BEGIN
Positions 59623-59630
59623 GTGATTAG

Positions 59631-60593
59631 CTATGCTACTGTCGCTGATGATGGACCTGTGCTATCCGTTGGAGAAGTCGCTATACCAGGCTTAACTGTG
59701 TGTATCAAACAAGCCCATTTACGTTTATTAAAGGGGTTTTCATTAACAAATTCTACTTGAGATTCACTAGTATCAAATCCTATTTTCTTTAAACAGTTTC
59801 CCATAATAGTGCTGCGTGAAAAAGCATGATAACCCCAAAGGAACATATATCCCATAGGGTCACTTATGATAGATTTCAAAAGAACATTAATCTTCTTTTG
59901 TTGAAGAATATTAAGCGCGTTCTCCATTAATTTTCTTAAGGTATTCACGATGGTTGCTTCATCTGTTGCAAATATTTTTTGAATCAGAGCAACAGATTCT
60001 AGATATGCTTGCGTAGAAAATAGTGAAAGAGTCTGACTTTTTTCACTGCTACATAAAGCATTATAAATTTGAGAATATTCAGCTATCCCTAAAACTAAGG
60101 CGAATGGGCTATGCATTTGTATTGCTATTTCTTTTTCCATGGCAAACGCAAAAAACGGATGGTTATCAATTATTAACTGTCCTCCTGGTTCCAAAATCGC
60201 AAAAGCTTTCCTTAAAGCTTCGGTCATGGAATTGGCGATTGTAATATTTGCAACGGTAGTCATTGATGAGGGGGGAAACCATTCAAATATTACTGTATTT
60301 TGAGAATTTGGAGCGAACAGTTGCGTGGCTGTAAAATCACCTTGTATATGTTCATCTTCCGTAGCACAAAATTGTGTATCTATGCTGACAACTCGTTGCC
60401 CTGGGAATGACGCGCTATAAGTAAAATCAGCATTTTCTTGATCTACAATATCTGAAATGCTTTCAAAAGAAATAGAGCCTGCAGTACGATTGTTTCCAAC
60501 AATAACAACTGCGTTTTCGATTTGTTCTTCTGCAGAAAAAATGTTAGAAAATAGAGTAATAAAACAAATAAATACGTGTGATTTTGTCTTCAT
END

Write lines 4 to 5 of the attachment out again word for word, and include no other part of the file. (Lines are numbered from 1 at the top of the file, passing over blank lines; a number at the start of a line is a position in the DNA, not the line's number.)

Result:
59631 CTATGCTACTGTCGCTGATGATGGACCTGTGCTATCCGTTGGAGAAGTCGCTATACCAGGCTTAACTGTG
59701 TGTATCAAACAAGCCCATTTACGTTTATTAAAGGGGTTTTCATTAACAAATTCTACTTGAGATTCACTAGTATCAAATCCTATTTTCTTTAAACAGTTTC